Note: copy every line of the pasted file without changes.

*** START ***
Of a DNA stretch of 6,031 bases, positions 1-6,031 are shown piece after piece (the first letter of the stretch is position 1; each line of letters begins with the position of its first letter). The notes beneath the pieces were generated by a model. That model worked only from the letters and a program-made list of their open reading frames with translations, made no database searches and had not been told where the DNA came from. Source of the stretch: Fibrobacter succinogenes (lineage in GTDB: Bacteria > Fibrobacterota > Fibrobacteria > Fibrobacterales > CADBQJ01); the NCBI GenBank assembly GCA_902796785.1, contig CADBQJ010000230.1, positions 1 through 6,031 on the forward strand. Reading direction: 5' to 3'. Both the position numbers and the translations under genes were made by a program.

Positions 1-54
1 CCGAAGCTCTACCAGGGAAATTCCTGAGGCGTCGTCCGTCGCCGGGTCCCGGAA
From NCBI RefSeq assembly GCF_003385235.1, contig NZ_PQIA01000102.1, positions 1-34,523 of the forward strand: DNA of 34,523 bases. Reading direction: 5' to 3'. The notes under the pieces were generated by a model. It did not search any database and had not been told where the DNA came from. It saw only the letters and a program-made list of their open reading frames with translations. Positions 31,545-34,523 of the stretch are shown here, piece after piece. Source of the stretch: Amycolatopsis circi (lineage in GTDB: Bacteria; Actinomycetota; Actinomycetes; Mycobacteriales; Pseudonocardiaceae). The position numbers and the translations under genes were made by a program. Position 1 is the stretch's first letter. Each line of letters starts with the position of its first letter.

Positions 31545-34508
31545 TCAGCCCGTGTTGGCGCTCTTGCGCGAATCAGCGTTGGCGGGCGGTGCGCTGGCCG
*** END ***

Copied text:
Of a DNA stretch of 6,031 bases, positions 1-6,031 are shown piece after piece (the first letter of the stretch is position 1; each line of letters begins with the position of its first letter). The notes beneath the pieces were generated by a model. That model worked only from the letters and a program-made list of their open reading frames with translations, made no database searches and had not been told where the DNA came from. Source of the stretch: Fibrobacter succinogenes (lineage in GTDB: Bacteria > Fibrobacterota > Fibrobacteria > Fibrobacterales > CADBQJ01); the NCBI GenBank assembly GCA_902796785.1, contig CADBQJ010000230.1, positions 1 through 6,031 on the forward strand. Reading direction: 5' to 3'. Both the position numbers and the translations under genes were made by a program.

Positions 1-54
1 CCGAAGCTCTACCAGGGAAATTCCTGAGGCGTCGTCCGTCGCCGGGTCCCGGAA
From NCBI RefSeq assembly GCF_003385235.1, contig NZ_PQIA01000102.1, positions 1-34,523 of the forward strand: DNA of 34,523 bases. Reading direction: 5' to 3'. The notes under the pieces were generated by a model. It did not search any database and had not been told where the DNA came from. It saw only the letters and a program-made list of their open reading frames with translations. Positions 31,545-34,523 of the stretch are shown here, piece after piece. Source of the stretch: Amycolatopsis circi (lineage in GTDB: Bacteria; Actinomycetota; Actinomycetes; Mycobacteriales; Pseudonocardiaceae). The position numbers and the translations under genes were made by a program. Position 1 is the stretch's first letter. Each line of letters starts with the position of its first letter.

Positions 31545-34508
31545 TCAGCCCGTGTTGGCGCTCTTGCGCGAATCAGCGTTGGCGGGCGGTGCGCTGGCCG